I had found both of the other Dard titles I read to be short but punchy reads and this is no exception. He writes with a splendid sense of economy that helps focus on what he establishes as the themes of his work, really immersing the reader in the dilemma the protagonist finds themselves in.

This novella, like the others I had read, belongs to the noir style of storytelling. Here the protagonist is Daniel Mermet, a French artist who is on vacation near Barcelona. Here he finds himself in a situation in which his actions, though generally well-intentioned, only seem to lead him towards misery and disaster.

Daniel is driving late at night when a woman carrying a violin steps in front of his car. Everything happens so suddenly that he cannot avoid the collision and she is knocked to the ground, her violin and the case smashed in the impact. Daniel is worried but finding that she is still breathing decides to take her back to his hotel and get her some medical attention.

It is easy to empathize with Daniel as he finds himself in a difficult and possibly dangerous situation. We are told in the first couple of pages that the collision was no accident – that the woman had leapt in front of the car. With no witnesses and a very limited command of the Spanish language or knowledge of the area, his choice to take her to his hotel and summon medical attention there is understandable. It may not be the perfect choice but it was certainly not malicious either.

The physical damage from the accident is fortunately quite limited so she makes a swift recovery. Unfortunately though when the woman wakes she has no memory at all of who she is beyond that she is French. When the consulate tells Daniel they are unable to help her, he decides he will piece together the mystery of the woman’s identity.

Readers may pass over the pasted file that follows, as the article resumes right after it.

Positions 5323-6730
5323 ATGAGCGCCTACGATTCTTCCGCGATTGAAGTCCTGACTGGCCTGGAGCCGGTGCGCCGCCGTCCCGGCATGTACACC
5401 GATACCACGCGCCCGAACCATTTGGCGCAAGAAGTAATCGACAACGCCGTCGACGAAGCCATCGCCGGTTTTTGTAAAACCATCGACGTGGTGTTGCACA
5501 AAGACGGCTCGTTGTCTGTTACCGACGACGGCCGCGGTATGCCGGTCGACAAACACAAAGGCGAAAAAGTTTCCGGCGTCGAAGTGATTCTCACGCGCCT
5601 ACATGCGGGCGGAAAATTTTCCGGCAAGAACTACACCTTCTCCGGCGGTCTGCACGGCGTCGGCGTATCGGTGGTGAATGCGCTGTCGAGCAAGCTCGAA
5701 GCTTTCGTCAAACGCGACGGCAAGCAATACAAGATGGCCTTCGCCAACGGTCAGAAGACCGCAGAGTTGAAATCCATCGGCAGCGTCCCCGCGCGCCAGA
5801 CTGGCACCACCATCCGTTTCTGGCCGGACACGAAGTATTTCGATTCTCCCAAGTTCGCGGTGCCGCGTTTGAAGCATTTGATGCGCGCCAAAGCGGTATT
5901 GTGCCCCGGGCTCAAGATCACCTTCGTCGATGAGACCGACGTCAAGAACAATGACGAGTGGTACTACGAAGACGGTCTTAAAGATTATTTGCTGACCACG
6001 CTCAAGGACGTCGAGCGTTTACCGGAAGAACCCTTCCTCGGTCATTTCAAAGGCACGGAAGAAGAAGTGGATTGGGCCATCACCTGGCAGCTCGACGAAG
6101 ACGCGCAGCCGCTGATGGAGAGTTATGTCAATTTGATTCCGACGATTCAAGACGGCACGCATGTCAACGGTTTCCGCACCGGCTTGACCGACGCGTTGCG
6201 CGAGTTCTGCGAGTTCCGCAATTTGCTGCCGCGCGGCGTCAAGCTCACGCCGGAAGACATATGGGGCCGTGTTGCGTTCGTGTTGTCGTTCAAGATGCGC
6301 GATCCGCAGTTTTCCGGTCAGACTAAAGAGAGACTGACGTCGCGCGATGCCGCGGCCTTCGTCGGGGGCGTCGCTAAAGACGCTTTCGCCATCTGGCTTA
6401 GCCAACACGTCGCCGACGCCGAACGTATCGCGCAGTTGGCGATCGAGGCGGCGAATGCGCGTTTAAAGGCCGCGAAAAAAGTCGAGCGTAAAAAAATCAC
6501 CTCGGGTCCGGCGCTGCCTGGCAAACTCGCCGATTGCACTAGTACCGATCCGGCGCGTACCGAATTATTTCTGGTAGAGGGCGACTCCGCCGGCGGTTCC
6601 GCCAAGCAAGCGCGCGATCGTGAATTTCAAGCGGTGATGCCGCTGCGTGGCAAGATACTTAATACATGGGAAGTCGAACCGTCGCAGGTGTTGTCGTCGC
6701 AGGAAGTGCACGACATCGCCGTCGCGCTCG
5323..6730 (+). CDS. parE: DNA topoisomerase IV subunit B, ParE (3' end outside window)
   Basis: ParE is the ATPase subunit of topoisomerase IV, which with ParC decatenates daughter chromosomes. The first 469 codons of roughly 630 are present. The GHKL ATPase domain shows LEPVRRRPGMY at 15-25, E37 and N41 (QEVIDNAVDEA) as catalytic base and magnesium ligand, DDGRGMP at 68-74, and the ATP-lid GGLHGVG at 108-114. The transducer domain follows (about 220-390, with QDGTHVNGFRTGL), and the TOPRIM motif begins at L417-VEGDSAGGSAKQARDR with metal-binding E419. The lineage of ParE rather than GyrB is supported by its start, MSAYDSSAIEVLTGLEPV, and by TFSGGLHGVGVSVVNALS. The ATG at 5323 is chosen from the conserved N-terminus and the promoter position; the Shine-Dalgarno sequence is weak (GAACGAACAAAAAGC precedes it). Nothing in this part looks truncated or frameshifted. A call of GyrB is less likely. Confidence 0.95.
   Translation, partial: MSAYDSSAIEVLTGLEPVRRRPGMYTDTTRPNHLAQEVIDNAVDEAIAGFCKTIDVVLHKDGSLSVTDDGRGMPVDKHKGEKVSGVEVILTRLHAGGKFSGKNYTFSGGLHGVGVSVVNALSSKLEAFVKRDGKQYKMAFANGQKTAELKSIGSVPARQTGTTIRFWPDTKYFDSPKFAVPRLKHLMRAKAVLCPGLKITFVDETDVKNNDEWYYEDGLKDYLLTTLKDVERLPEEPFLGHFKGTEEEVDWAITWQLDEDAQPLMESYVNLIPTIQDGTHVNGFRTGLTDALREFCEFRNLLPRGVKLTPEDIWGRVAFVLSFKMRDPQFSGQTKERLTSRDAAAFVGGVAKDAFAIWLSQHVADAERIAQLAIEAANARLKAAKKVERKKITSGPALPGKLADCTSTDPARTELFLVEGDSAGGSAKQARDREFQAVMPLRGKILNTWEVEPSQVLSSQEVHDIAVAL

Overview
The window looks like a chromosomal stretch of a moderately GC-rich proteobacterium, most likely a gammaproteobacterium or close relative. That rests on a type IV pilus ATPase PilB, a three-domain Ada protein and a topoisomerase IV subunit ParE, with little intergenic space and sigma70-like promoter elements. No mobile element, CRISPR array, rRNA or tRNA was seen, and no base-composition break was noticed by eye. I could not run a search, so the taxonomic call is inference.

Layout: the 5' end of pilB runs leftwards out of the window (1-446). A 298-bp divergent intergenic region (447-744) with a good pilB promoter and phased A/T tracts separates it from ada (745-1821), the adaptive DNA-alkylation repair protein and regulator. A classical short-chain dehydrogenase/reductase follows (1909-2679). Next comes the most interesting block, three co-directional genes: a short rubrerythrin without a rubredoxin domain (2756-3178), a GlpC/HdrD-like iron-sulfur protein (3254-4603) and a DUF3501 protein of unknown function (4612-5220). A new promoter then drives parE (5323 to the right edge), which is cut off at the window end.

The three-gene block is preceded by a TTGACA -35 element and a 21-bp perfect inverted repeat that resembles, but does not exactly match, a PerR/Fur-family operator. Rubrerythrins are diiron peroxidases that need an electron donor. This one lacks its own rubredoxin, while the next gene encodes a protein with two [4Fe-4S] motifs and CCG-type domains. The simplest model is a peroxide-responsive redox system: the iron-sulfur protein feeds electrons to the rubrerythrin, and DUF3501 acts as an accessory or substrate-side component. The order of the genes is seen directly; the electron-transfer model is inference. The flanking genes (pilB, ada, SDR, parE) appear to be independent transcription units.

The mystery of the woman’s identity sits at the heart of the story. Daniel will play investigator, using small clues and observations about the woman and her possessions to try and discover who she is. This is necessary both because he cannot leave her alone without a memory but also because he is falling in love with her. Something within him needs to know.

Based on the circumstances of the injury though the reader will already be aware that the answers will not provide happiness or the closure Daniel seeks. This realization on the reader’s part is the source of the tragedy of the uncomfortable situation he finds himself in. The woman she is now is someone he loves but he will not feel comfortable unless he can be sure of the woman she was.

Dard handles this simple idea extremely well, setting up a credible scenario in which Daniel will have to confront this question. The choice he has is either to abandon her or to see the investigation through in the hope it will enable them to be together. As we follow that brief investigation we are aware of how his discoveries are affecting him and how he struggles with the question of what to reveal to the woman.

Just as it was easy to empathize with the very likeable Daniel at the moment of the accident, it is equally easy to understand how difficult each of his decisions are. Dard is really effective at communicating Daniel’s shifting emotional state as well as that of the woman, all the while building to a dark and devastating conclusion. This emotional journey is really effective and I found myself completely engrossed in the story, aware that what I wanted and what was likely to happen were clearly not going to be the same thing.

I am reluctant to write much more about the plot for fear of spoiling it too much – this is, after all, a very brief work. I should probably take a moment however to judge the mystery elements of the novella in their own right.

Earlier I described this as a brief investigation and what I meant by that is that while the mystery has enormous significance, Daniel will not need to work particularly hard to uncover the truth. This is a matter of following up on the leads he already has – the question is whether he will have the nerve to see the matter through to the end.